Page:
Rosanna Heverin, co-editor of History Riot, museum educator and live interpreter, discusses the role of empathy in the presentation of two exceptional women, Anne Boleyn and Amy Johnson.
Whilst walking round the Museums and Heritage Show a couple of weeks ago, I came across the Association for Heritage Interpretation’s stall, and they were kind enough to give me a copy of their bi-annual magazine. The theme they were exploring was empathy, and it got me thinking.
In my professional life, outside of being a History Riot-er, I am a museum educator. I have been lucky enough to teach at a glorious range of sites on a glorious range of subjects, from a rather frantic demonstration of the Tudor great chain of being in the splendour of the Great Hall in Hampton Court Palace, to handling Second World War artefacts underneath the fuselage of a Lancaster. But the one thing that doesn’t change, whatever it is I am teaching about, is that it is my job to engage and enthuse people of all ages about history. And the best way I can do that – irrespective of what era I am teaching about or what age group I am teaching – is with empathy. Getting children to imagine what it would have been like to be in Dresden or Berlin and look up at the night skies and see hundreds upon hundreds of Lancasters in formation. Asking women to imagine a world where they exist legally as property, first of their father and then of their husband. It is both a brilliant way into subjects and ticks a National Curriculum box for those stressed school teachers who are heroes for organising school trips to these amazing heritage sites.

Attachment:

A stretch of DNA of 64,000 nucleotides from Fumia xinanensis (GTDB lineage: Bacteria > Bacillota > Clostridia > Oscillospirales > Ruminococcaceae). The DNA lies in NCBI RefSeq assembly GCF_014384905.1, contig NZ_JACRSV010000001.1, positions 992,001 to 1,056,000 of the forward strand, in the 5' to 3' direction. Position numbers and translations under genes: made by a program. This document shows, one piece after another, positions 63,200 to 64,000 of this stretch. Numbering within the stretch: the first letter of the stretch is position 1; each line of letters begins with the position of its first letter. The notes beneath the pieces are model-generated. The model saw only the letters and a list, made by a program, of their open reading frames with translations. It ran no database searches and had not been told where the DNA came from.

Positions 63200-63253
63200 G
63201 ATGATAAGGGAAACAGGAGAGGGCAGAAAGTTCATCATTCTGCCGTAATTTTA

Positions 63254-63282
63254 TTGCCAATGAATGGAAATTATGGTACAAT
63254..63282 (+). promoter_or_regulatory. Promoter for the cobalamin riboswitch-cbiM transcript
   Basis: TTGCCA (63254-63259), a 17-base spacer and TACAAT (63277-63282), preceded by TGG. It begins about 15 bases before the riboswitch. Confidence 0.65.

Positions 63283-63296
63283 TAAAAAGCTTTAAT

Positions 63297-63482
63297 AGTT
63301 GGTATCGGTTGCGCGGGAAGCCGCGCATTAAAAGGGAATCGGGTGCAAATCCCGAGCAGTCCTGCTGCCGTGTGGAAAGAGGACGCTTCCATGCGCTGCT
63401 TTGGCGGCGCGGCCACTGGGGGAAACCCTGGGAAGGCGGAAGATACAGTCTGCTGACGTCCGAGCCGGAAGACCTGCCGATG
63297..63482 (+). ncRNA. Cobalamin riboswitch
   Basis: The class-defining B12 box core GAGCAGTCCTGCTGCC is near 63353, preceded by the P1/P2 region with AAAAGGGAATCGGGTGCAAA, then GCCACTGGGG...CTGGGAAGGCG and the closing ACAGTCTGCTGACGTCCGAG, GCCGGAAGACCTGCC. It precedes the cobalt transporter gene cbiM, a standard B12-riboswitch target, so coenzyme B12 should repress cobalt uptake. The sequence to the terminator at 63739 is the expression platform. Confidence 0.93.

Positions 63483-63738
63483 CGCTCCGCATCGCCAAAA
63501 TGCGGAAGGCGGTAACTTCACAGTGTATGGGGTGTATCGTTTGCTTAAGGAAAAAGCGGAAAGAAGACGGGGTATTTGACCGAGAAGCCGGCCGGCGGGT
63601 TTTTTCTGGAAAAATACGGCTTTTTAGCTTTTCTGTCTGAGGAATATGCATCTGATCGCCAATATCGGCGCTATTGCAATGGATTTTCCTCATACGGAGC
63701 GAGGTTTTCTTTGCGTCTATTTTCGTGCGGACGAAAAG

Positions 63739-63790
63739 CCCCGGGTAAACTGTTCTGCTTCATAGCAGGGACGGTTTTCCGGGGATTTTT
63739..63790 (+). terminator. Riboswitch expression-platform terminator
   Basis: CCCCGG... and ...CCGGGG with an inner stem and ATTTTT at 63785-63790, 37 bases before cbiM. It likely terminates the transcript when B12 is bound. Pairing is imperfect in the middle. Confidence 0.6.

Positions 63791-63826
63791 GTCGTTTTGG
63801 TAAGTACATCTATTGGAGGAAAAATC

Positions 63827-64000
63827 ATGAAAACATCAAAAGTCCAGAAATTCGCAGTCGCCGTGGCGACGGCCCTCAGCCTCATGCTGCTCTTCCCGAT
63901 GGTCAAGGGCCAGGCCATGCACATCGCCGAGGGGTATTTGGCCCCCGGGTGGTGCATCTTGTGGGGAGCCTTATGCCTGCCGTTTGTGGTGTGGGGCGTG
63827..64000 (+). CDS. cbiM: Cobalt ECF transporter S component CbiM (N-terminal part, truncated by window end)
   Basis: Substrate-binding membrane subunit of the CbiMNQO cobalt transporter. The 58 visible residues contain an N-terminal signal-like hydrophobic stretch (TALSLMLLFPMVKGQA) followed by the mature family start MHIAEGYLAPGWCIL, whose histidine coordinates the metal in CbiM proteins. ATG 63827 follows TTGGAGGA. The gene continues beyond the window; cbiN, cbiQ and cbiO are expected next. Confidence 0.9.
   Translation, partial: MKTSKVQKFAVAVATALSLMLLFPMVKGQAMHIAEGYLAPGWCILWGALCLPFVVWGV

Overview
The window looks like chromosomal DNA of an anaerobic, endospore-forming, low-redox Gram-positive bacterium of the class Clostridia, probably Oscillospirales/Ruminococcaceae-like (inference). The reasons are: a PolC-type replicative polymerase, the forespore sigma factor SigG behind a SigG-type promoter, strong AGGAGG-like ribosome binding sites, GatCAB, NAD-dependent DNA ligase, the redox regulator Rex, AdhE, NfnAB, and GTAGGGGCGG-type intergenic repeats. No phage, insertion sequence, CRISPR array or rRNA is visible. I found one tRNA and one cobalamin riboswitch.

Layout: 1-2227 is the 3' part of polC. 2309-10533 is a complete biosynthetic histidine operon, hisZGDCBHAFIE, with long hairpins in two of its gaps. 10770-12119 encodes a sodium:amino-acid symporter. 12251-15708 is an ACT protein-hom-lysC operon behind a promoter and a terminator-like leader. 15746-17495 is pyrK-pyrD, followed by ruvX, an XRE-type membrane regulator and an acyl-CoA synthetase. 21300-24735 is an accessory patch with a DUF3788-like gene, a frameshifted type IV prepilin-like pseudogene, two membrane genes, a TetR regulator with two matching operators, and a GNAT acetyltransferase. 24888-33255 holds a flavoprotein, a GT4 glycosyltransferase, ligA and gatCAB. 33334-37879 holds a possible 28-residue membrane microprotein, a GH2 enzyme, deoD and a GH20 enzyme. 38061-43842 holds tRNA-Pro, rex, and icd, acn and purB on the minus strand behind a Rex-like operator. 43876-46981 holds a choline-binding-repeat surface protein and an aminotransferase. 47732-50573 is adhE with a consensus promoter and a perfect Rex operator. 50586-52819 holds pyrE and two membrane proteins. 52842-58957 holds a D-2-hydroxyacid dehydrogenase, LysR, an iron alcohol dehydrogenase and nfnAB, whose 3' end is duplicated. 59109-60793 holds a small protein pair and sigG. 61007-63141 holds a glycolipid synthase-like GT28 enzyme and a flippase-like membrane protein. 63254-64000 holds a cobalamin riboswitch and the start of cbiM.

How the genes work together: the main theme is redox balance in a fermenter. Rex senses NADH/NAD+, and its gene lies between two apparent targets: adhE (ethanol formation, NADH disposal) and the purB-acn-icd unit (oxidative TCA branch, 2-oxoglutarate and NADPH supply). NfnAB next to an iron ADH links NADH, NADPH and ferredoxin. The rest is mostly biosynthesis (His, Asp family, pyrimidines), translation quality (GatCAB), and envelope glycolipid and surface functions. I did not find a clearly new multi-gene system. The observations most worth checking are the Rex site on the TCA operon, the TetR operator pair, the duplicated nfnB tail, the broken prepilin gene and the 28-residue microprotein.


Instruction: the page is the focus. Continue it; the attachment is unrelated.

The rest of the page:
But I have been thinking – for more specific learning experiences or heritage interpretations that are centred around a historical individual – how should we be empathising with these people? Is there a wrong way and a right way to empathise? Is it hiding the more negative aspects of these historical peoples’ characters to promote the good?
“Historians don’t agree on whether Anne was guilty of treason or innocent, so it is no wonder it is difficult for popular culture and fiction to decide”
It is no secret that one of my favourite historical women of all time is Anne Boleyn. I believe she features on many peoples’ lists of favourite historical women (because I’m not the only one who writes these kinds of lists…right?). I have seen Anne interpreted myriad of ways. In Wolf Hall she was a rather sour faced, highly strung piece of work (played exceptionally by Claire Foy); in The Tudors she was ambitious and infatuated with the King (a hugely popular portrayal by Natalie Dormer). In The Other Boleyn Girl she is, brilliantly, a truly horrific human, bizarrely quick to decide sleeping with her brother is the only logical way to deal with the fact she has not yet given Henry VIII a son…Now I’m not saying these are wrong or right (although the last one is completely ridiculous). Historians don’t agree on whether Anne was guilty of treason (the Eric Ives school of thinking) or innocent (the Alison Weir version) – so it is no wonder it is difficult for popular culture and fiction to decide on an Anne. But a heritage site, and educators and interpreters at those sites, have a greater responsibility than novelists or screenwriters.